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A Long-Term Fix for Long-Term Unemployment

by Edward Alden
May 29, 2012

A man looks at employment opportunities in San Francisco (Robert Galbraith/Courtesy Reuters). A man looks at employment opportunities in San Francisco (Robert Galbraith/Courtesy Reuters).


The gaps in the U.S. social safety net are about to become very large holes. For the past several years, lawmakers have repeatedly voted to extend unemployment insurance benefits, most recently in February. But in many states those benefits are running out, leaving the long-term unemployed with choices that range from bad to awful.

This moment was inevitable, and should compel Washington to re-think how it supports jobless workers. As my colleague Matthew Slaughter, a former member of the White House Council of Economic Advisers, has explained, the current unemployment insurance system was designed in the 1930s and has remained largely unchanged. It is premised on the idea that unemployment is the consequence of cyclical downturns, and that government’s role is to provide short-term support during recessions for workers who will likely be rehired in the same industries (and usually by the same employer) when the economy recovers.

That system has been inadequate for some time in the face of more intense global competition and faster technological change that has left more workers without the skills they need to find new jobs. The Pew Fiscal Analysis Initiative recently charted historical long-term unemployment (those out of work a year or more). The chart below shows that the problem had already become somewhat bigger over the past thirty years, with the numbers of long-term unemployed remaining higher for longer after each recession. But it really spiked following the recession in 2008-2009, sending the numbers up to record levels of more than 30 percent of all unemployed.

Even that huge figure is understated. The number of workers collecting Social Security disability payments has jumped 22 percent, or some 1.6 million workers, since the start of the recession, taking them out of the workforce or off the unemployment rolls. Nearly all of those will never return to work.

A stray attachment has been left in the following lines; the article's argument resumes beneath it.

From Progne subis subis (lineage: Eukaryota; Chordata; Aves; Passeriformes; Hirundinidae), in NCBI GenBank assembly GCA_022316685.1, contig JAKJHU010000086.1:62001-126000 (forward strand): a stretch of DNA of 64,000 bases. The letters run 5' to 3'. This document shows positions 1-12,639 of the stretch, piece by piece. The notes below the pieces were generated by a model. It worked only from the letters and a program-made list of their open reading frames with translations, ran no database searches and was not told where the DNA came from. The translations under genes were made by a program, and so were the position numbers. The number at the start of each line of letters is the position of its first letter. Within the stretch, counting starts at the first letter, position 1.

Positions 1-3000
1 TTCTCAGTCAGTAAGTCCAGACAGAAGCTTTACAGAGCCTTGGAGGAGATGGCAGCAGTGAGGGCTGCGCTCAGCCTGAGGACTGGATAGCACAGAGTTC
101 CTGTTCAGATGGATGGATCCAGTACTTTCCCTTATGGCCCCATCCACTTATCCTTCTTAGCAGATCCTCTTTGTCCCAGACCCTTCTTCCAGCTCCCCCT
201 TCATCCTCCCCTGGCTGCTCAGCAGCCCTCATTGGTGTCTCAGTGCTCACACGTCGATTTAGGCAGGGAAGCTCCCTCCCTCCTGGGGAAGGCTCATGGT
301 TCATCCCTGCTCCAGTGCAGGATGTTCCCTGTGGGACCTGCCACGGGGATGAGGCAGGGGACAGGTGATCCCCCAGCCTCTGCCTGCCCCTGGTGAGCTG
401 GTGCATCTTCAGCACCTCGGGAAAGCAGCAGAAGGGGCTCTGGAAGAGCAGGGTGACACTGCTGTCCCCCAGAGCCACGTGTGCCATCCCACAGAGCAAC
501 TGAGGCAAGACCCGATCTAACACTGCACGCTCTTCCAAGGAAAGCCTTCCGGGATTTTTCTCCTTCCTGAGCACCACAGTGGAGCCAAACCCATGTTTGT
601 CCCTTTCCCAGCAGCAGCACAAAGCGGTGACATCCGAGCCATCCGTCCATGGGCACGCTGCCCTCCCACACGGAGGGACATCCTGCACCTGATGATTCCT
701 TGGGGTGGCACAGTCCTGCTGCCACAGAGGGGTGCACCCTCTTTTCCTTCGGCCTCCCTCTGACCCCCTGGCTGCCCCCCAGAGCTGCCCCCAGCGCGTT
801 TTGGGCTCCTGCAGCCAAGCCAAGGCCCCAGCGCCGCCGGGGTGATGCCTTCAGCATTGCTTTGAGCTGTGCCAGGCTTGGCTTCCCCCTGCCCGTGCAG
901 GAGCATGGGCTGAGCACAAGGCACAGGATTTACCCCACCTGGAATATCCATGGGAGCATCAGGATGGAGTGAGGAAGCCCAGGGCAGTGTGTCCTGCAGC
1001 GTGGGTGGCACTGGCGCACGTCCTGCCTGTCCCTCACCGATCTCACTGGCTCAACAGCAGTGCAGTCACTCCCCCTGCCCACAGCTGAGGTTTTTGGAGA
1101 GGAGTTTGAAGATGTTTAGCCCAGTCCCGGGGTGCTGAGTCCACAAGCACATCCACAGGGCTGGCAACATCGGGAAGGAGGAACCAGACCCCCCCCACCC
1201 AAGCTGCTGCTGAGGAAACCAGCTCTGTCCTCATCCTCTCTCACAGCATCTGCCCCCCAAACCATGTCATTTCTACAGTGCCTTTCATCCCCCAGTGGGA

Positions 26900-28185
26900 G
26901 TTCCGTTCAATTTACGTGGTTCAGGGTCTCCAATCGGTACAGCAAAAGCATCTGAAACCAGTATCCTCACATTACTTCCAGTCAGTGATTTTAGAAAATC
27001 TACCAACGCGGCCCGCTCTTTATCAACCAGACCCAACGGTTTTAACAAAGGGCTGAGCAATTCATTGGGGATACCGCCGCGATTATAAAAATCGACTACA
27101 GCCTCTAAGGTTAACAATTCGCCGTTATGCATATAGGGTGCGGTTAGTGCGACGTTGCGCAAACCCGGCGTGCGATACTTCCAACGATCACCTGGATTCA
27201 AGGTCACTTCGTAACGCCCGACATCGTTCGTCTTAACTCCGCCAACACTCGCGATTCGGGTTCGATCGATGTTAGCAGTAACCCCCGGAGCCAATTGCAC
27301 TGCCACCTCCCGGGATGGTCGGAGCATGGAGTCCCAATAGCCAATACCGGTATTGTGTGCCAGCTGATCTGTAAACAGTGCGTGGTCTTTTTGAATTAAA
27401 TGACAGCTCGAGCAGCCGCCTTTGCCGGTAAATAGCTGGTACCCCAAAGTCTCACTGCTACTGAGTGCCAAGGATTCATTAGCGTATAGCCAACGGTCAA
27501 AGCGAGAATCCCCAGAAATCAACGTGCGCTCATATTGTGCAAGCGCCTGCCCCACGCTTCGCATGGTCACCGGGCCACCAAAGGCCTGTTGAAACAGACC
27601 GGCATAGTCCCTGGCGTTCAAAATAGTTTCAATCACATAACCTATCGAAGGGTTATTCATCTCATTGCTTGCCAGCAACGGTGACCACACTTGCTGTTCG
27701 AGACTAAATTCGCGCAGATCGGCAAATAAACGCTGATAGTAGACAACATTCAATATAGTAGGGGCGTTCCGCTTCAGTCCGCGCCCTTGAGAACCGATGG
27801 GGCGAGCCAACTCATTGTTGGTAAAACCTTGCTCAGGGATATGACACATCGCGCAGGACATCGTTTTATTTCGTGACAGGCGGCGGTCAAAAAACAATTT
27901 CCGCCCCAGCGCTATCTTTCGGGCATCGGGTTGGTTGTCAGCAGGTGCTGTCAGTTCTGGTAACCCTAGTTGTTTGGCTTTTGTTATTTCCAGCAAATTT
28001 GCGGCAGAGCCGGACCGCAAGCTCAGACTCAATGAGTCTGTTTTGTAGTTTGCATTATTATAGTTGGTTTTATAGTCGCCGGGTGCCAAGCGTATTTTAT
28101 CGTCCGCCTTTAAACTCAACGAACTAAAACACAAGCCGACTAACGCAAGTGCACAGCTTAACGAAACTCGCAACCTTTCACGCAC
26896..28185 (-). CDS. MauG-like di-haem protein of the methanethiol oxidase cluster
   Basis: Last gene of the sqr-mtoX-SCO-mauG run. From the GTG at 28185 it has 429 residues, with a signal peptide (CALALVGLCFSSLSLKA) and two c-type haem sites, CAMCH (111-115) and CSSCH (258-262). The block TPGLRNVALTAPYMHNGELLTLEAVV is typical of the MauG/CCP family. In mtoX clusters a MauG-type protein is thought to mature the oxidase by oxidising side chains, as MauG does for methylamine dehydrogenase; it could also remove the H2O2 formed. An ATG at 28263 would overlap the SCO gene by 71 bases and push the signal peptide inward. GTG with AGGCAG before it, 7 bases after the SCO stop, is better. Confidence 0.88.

The biggest problem for the unemployed remains sluggish growth and lack of demand. For every available job, there are still more than four unemployed workers, and that gap will not shrink unless the economy grows faster. But the current system does very little to help the long-term unemployed prepare for those positions that are open. There are currently some 3.7 million jobs openings in the United States, a number that has increased steadily since the official end of the recession in 2009.

Both critics and supporters of unemployment insurance are in agreement that the program should do more to retrain workers for those jobs. Slaughter and Harvard University economist Robert Lawrence have argued for replacing the current unemployment insurance scheme with an “American Adjustment Program” that would bring together the current unemployment insurance program with elements of the Trade Adjustment Assistance program and current job training programs.

Their scheme, which was laid out in greater detail in work done with former Bush trade official Grant Aldonas, has four main components:

• A “training stipend” that would be available to every unemployed worker to help cover the cost of retraining.
• Tax deductibility both for companies and individuals that invest in retraining.
• Continued health insurance for all unemployed workers.
• A “wage loss insurance” program that would encourage older workers to find new jobs at lower wages by replacing up to 50 percent of their lost wage income for two years.

The obvious objection to such a program is the cost, but by any reasonable measure it is surprisingly affordable. They estimate the annual additional cost at $22 billion; spending on the current unemployment insurance program is expected to be $99 billion in FY2012, and hit $159 billion in FY2010. The additional proposed spending is small, and looks smaller still if we take into account the big losses to the economy from long-term unemployment, losses felt through reduced incomes, lower productivity, and shrunken output.

Further, they propose a simple, logical way to fund the scheme – replace the current regressive payroll tax in which lower paid workers proportionately bear a much greater burden with a flat assessment of roughly 1.3 percent on all wages. That would be a fairer payroll tax that would actually reduce taxes for lower-wage workers.